North American lions, cheetahs and short-faced bears: Those are just a few fearsome critters from 25,000 years ago paleontologists already might have found in their first excavation of a bizarre northern Wyoming cave in 30 years. Good fossils also come in small packages: Exquisite rodent bones best examined by microscope, or even snippets of genetic material from long-extinct species, could be in their haul.
As turboprop and jet aircraft climb or descend under certain atmospheric conditions, they can...
Tandem protein mass spectrometry is one of the most widely used methods in proteomics, the large...
The Program Committee has announced a call for papers for the Pittcon 2015 Technical Program....
This colorful cosmic rainbow portrays a section of Saturn’s beautiful rings, four centuries after they were discovered by Galileo Galilei. Saturn’s rings were first observed in 1610. Despite using his newly created telescope, Galileo was confounded by what he saw: he referred to the peculiar shapes surrounding the planet as “Saturn’s children.”
In a view from high altitude, height can be a difficult thing to gauge. The highest of clouds can appear to sit on a flat plane, as if they were at the same elevation as the ocean or land surface. In this image, however, texture, shape and shadows lend definition to mushrooming thunderheads over the Indonesian island of Flores. The Moderate Resolution Imaging Spectroradiometer (MODIS) on NASA’s Aqua satellite acquired this image
The Clarity MS Extension control driver for Advion’s expression compact mass spectrometers (CMS) includes both digital control of the detector and digital data acquisition of the detector signal. It also allows performance of all service operations necessary for the detector from the Device Monitor software window.
Scientists are using powerful analytical and imaging tools to study artworks from all ages, delving deep below the surface to reveal the process and materials used by some of the world’s greatest artists. Chemist Richard Van Duyne, in collaboration with conservation scientists at the Art Institute of Chicago, has been using a scientific method to investigate masterpieces by Pierre-Auguste Renoir, Winslow Homer and Mary Cassatt.
Tens of thousands of pot smokers wheezed a sigh of relief when recreational marijuana use was made legal January 1, 2014. Gone is the cottage industry of gray-area physicians rubber-stamping medical prescriptions for a well-informed gaggle of would-be stoners who memorized popular conditions sure to garner approval.
When life on Earth was first getting started, simple molecules bonded together into the precursors of modern genetic material. A catalyst would have been needed, but enzymes had not yet evolved. One theory is that the catalytic minerals on a meteorite’s surface could have jump-started life’s first chemical reactions. But scientists need a way to directly analyze these rough, irregularly shaped surfaces.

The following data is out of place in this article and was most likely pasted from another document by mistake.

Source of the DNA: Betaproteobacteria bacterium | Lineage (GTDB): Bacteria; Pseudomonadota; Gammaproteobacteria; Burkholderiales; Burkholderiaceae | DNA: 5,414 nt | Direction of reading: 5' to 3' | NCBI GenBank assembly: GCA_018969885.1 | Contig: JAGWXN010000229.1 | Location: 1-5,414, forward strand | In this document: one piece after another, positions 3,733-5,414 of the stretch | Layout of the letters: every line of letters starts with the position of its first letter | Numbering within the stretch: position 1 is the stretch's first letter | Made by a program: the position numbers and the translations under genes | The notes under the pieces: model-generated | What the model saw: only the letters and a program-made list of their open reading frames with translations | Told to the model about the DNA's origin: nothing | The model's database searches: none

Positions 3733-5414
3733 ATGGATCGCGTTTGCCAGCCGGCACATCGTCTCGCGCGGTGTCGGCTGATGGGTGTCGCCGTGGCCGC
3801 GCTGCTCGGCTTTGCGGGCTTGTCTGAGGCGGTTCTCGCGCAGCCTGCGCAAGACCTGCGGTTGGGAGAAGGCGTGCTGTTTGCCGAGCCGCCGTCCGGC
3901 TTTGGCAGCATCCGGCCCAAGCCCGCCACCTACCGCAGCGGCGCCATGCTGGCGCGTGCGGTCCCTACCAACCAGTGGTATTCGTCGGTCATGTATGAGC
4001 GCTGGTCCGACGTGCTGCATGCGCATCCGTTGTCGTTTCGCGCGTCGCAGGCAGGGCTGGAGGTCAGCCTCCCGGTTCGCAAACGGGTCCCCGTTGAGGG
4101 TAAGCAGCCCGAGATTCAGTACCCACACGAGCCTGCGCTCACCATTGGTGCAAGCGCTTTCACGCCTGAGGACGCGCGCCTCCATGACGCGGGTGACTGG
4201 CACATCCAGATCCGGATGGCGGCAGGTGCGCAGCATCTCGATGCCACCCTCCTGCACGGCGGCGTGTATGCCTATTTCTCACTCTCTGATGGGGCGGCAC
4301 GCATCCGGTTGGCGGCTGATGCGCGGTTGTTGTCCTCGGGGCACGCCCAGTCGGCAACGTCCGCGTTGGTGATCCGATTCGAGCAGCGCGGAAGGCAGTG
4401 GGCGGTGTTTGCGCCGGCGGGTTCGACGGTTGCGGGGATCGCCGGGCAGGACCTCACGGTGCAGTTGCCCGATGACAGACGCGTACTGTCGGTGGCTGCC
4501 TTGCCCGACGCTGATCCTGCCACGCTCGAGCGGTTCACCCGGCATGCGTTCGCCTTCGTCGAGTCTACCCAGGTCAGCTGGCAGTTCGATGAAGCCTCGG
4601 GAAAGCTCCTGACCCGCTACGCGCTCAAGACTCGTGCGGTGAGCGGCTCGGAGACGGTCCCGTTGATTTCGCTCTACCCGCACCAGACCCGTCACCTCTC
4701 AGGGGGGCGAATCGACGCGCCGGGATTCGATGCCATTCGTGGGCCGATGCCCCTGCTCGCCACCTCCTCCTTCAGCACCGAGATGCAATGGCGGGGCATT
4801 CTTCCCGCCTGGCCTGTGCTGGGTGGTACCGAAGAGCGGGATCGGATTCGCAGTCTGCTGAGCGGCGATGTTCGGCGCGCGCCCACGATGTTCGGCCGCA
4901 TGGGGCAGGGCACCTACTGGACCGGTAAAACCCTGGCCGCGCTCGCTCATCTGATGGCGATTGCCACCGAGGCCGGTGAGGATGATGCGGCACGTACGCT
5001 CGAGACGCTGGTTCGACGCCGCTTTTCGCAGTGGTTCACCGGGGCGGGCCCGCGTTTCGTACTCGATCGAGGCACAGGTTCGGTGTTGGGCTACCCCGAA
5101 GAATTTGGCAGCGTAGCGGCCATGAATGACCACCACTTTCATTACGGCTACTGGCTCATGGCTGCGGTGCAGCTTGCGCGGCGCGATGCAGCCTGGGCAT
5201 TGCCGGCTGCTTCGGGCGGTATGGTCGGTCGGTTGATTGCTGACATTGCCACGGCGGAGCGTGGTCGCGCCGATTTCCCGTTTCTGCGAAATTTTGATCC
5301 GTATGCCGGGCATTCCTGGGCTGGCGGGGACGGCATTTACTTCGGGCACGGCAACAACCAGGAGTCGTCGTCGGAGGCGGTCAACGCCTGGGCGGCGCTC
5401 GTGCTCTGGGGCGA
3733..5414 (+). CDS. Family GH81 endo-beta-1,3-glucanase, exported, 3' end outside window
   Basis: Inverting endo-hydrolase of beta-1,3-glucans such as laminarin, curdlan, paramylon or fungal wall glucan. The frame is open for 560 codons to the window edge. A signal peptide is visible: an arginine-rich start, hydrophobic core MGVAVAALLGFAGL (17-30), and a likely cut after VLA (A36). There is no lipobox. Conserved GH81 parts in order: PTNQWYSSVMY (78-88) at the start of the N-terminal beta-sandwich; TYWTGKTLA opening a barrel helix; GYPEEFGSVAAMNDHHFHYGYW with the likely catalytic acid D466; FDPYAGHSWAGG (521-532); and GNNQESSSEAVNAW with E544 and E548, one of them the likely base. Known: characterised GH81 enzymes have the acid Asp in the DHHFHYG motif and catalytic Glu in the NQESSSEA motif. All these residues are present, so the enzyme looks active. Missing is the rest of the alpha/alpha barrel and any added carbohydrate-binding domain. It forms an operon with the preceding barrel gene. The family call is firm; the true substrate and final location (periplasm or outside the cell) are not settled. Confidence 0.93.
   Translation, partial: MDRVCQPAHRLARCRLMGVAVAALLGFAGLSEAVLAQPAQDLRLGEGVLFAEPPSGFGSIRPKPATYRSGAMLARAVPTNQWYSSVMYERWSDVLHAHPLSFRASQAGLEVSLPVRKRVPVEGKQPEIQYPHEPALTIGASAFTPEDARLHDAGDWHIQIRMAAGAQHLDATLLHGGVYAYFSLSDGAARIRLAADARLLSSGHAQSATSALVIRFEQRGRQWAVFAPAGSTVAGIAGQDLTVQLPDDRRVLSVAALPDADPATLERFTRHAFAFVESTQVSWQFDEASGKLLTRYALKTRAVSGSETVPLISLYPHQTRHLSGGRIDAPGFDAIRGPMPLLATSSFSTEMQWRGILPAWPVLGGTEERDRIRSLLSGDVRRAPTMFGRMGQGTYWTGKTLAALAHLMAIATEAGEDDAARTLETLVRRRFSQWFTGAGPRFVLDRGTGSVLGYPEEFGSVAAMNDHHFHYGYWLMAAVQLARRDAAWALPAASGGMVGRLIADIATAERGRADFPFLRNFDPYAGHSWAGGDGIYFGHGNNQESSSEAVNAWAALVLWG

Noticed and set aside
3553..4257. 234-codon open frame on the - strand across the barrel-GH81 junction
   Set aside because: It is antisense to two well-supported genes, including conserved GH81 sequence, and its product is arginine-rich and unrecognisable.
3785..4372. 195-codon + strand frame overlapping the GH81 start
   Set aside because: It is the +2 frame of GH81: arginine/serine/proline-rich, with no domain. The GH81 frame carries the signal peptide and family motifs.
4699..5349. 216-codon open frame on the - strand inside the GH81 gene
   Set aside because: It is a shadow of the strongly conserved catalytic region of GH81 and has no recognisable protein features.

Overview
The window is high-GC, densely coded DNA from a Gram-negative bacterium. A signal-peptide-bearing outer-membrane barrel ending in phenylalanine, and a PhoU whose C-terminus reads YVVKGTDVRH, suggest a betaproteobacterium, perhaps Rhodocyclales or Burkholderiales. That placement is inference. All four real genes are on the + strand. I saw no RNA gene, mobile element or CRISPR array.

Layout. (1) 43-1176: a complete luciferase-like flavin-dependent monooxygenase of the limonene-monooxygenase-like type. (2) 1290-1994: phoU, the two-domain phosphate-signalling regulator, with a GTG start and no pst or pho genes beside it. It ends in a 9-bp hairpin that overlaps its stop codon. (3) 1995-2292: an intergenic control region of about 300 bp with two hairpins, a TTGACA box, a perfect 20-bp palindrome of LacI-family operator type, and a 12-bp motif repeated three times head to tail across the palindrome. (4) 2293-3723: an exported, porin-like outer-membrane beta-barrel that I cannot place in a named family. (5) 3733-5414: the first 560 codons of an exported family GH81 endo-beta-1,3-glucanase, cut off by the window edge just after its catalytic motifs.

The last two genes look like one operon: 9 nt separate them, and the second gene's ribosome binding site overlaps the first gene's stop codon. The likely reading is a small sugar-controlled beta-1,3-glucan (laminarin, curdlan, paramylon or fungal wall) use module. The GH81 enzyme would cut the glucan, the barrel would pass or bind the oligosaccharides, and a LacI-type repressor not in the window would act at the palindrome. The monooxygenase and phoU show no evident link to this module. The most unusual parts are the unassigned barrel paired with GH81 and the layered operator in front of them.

Creating surrogate human organs, coupled with insights from highly sensitive mass spectrometry technologies, a new project is on the brink of revolutionizing the way we screen new drugs and toxic agents.
For the first time, the ASACUSA experiment at CERN has succeeded in producing a beam of antihydrogen atoms. Primordial antimatter has so far never been observed in the Universe, and its absence remains a major scientific enigma. Nevertheless, it is possible to produce significant amounts of antihydrogen in experiments at CERN by mixing antielectrons (positrons) and low energy antiprotons produced by the Antiproton Decelerator.
The Pittcon Organizing Committee has announced that Innovative Publishing, producer of Food Labs Conference and publisher of Food Safety Tech eJournal, has signed an agreement for the second year for the co-location of Food Labs Conference to be held in conjunction with Pittcon 2014.
Ah, 30,000 feet and some old Dire Straits on the headphones, and waiting for my warm Heineken. Perfect. Though I enjoy lambasting companies that get it wrong, I’m also quick to stomp my feet and clap my hands when companies get it right. And I’ll do that, I promise, but allow me my fun first.
A new imaging method for analyzing biological samples based on their chemical makeup is set to transform the way medical scientists examine diseased tissue. Researchers at Imperial College London have outlined a recipe for processing mass spectrometry imaging data and building a database of tissue types.
Data Integrity in a Nutshell: Industry must take bold steps to assure the data used for drug quality decisions is trustworthyJanuary 7, 2014 12:31 pm | by Mark E. Newton | Articles | Comments
Regulatory inspectors have started digging much deeper into data, no longer accepting batch release data and supportive testing at face value. Even worse, this effort is justified: they have cited a number of firms for violations of data integrity, a most fundamental bond of trust between manufacturers and the regulators that inspect them. Industry must take bold steps to assure the data used for drug quality decisions is trustworthy...